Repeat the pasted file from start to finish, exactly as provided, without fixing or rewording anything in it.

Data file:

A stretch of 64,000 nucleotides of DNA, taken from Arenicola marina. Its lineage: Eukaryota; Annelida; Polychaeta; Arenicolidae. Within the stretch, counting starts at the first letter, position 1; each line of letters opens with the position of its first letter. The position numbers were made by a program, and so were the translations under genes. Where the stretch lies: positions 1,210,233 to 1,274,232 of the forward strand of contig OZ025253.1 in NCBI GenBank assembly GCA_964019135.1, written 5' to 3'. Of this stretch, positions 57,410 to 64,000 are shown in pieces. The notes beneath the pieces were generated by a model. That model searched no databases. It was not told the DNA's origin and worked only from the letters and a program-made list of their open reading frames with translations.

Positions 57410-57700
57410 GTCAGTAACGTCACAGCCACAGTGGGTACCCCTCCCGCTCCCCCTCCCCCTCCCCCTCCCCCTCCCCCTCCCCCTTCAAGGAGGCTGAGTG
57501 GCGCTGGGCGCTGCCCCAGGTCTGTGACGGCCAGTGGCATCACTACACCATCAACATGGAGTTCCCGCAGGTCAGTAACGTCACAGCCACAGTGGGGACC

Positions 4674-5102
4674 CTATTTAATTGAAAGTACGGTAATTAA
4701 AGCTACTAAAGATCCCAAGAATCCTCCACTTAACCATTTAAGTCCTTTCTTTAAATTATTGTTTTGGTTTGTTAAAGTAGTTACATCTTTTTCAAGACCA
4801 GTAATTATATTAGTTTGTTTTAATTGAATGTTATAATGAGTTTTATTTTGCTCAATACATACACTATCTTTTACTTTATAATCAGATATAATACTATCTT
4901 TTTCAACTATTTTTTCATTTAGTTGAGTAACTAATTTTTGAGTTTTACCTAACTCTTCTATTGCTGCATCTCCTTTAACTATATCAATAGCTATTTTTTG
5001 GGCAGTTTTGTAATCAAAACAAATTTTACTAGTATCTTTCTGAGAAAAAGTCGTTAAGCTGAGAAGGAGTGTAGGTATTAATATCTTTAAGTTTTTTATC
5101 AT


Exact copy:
A stretch of 64,000 nucleotides of DNA, taken from Arenicola marina. Its lineage: Eukaryota; Annelida; Polychaeta; Arenicolidae. Within the stretch, counting starts at the first letter, position 1; each line of letters opens with the position of its first letter. The position numbers were made by a program, and so were the translations under genes. Where the stretch lies: positions 1,210,233 to 1,274,232 of the forward strand of contig OZ025253.1 in NCBI GenBank assembly GCA_964019135.1, written 5' to 3'. Of this stretch, positions 57,410 to 64,000 are shown in pieces. The notes beneath the pieces were generated by a model. That model searched no databases. It was not told the DNA's origin and worked only from the letters and a program-made list of their open reading frames with translations.

Positions 57410-57700
57410 GTCAGTAACGTCACAGCCACAGTGGGTACCCCTCCCGCTCCCCCTCCCCCTCCCCCTCCCCCTCCCCCTCCCCCTTCAAGGAGGCTGAGTG
57501 GCGCTGGGCGCTGCCCCAGGTCTGTGACGGCCAGTGGCATCACTACACCATCAACATGGAGTTCCCGCAGGTCAGTAACGTCACAGCCACAGTGGGGACC

Positions 4674-5102
4674 CTATTTAATTGAAAGTACGGTAATTAA
4701 AGCTACTAAAGATCCCAAGAATCCTCCACTTAACCATTTAAGTCCTTTCTTTAAATTATTGTTTTGGTTTGTTAAAGTAGTTACATCTTTTTCAAGACCA
4801 GTAATTATATTAGTTTGTTTTAATTGAATGTTATAATGAGTTTTATTTTGCTCAATACATACACTATCTTTTACTTTATAATCAGATATAATACTATCTT
4901 TTTCAACTATTTTTTCATTTAGTTGAGTAACTAATTTTTGAGTTTTACCTAACTCTTCTATTGCTGCATCTCCTTTAACTATATCAATAGCTATTTTTTG
5001 GGCAGTTTTGTAATCAAAACAAATTTTACTAGTATCTTTCTGAGAAAAAGTCGTTAAGCTGAGAAGGAGTGTAGGTATTAATATCTTTAAGTTTTTTATC
5101 AT